Another memory is the creation of the psychedelic background keyed behind Fishka and Billy. Two of us in the videotape department confused the hell out of the gear and created a synchronous feedback to go with the music. The other operator, Doug Bonar, is now Vice President of Global Television. I am a Professor of Television Broadcasting at Mohawk College in Hamilton. … Rif gave each of us the princely sum of five dollars for creating the effect. In hindsight, I should never have cashed the cheque. … Rif is famous now! That was his motivation for crew ingenuity. We had a ball with the show and felt a sense of ownership in making it great. You may not be aware that when it was syndicated in the states in the early 70’s it aired around 4:30 in half hour format. The story we heard was that it practically cleared the streets of New York of soft drug users so that they could freak out on the Wolfman segments!
Comedian Billy Van played most of the monsters. He was joined by a three-foot midget who struggled with his cue cards, a real live science professor who seemed to think he was on a serious program, an ever-changing assortment of reluctant zoo animals, and fan favorite Fishka Rais — actually an accomplished jazz singer back in his native South Africa — as green skinned, gentle giant Igor (what else?).
Frightenstein’s only real star was Vincent Price, who appears at the beginning and end of each episode, and reads mock-macabre poems and other interstitials.
What the heck was he doing there?
In 1968, Boris Karloff agreed to a brief cameo in upstart director Peter Bogdanovich’s first feature film, Targets. It’s about a Charles Whitman-type mass murderer whose shooting spree collides with Karloff’s character’s promotional appearance at a local drive-in.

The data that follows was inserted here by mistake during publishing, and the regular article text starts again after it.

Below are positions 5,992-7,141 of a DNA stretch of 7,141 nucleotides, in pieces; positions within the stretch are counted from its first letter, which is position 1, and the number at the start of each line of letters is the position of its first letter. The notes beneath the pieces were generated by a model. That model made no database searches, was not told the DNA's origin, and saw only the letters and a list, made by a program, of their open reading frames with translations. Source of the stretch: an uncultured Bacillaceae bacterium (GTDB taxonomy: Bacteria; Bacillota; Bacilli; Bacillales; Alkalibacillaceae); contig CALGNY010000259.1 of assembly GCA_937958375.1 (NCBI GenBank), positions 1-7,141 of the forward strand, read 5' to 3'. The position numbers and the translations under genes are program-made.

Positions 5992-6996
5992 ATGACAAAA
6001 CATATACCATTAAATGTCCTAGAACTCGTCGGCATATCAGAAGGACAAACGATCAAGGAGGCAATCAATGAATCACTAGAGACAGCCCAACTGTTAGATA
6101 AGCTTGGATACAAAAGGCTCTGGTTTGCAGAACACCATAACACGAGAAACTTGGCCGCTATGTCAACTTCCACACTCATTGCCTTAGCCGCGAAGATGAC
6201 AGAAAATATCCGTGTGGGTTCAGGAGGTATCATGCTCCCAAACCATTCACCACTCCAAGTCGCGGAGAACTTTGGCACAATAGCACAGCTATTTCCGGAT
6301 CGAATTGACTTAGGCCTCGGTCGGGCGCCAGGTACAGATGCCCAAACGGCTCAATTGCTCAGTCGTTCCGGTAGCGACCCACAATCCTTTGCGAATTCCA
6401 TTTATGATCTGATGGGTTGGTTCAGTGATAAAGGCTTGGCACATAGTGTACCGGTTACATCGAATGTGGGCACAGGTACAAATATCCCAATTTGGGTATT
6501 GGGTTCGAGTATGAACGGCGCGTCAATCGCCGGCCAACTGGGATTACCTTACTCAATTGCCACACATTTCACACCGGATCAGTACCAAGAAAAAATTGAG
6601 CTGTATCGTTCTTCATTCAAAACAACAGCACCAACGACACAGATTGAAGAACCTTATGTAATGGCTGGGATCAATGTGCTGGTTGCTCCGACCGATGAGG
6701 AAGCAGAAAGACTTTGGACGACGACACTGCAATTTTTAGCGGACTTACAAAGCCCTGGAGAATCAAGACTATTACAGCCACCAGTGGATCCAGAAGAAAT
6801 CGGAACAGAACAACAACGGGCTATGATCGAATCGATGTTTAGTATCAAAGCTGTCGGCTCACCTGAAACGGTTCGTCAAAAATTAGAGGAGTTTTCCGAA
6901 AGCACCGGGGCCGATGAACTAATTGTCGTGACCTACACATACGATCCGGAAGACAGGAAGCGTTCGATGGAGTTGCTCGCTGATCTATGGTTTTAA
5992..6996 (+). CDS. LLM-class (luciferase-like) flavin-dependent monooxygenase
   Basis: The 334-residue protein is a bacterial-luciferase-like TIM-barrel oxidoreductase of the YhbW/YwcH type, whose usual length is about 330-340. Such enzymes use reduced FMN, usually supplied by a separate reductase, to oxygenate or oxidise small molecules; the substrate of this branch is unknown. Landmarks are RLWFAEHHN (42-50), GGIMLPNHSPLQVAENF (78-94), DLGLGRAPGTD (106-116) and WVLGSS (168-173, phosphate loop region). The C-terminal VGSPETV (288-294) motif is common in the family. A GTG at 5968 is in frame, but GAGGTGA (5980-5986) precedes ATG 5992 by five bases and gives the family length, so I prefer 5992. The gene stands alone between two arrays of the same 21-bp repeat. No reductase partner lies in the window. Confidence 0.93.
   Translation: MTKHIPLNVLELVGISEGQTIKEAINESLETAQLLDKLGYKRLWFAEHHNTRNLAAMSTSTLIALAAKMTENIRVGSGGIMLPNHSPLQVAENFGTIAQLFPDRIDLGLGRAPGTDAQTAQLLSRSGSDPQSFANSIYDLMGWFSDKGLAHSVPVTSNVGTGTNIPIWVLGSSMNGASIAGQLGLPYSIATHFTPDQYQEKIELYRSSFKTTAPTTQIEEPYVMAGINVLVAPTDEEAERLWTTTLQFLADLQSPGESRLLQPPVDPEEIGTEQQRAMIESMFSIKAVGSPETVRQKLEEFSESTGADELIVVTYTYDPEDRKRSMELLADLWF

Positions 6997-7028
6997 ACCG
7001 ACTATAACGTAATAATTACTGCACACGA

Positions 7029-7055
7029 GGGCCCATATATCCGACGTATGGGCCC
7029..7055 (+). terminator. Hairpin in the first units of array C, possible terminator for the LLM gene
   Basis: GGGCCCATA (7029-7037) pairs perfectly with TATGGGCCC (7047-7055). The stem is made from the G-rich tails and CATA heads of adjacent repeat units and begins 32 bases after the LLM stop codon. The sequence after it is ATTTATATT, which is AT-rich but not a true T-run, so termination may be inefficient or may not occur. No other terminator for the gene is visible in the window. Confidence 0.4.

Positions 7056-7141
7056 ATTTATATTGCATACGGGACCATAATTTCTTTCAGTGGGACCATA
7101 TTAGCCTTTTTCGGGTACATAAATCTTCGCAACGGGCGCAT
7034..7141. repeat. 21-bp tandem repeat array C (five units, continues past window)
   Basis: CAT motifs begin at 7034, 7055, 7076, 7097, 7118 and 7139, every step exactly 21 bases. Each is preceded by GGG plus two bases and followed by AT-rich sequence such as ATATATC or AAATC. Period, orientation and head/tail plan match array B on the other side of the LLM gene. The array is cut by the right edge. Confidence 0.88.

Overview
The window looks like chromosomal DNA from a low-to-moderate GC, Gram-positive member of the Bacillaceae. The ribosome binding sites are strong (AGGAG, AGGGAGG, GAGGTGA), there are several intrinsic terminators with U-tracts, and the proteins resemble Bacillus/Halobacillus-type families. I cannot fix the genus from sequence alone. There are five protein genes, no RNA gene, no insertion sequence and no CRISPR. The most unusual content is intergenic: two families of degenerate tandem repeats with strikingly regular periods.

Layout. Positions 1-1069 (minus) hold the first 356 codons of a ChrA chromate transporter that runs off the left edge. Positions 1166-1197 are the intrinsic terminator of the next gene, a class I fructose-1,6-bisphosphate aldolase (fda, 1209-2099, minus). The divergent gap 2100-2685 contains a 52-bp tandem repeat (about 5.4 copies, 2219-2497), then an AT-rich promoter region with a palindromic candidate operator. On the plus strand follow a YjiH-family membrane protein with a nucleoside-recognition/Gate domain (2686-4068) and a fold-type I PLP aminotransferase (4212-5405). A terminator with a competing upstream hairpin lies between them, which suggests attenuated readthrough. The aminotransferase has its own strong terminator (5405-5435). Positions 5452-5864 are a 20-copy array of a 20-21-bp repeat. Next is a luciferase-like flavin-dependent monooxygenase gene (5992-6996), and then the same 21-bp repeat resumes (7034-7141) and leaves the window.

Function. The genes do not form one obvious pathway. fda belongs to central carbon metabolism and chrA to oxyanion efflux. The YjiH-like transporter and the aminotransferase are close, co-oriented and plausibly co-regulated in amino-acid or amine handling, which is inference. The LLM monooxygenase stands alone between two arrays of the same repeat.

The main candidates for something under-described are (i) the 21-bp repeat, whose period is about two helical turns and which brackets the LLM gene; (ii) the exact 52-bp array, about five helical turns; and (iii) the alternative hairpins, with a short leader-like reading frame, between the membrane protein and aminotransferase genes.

Karloff essentially plays himself in Targets: a horror movie legend still recognized around the world by his last name alone, but whose career is in decline, reduced to cashing little checks for personal appearances (and, er, cameos in low-budget films).
His brand of harmless, campy scares no longer satisfies a jaded public that consumes real life horrors — Mai Lai, the Manson family, and, well, Charles Whitman — every day on the news.
A few years later, Vincent Price found himself in the same situation.
Older and “uncool” (despite receiving the imprimatur of another rising Hollywood director, Roger Corman), Price was out of fashion.
At the same time, CHCH had a limited budget, but wanted and needed some star power for their single camera kid’s show.
Who better to host this “monster mash” than Vincent Price, still one of the all-time great horror-movie icons?
The producers tracked down Price, who agreed to work for $3000 a day, one quarter of his usual per-diem appearance rate.
He loved children, he explained simply. And the gig sounded like fun.
CHCH checked their tiny budget. They could only afford Price for four days, tops.
Four days it would have to be.
Everyone signed on the dotted line.
Hamilton, Ontario, is never pretty at the best of times.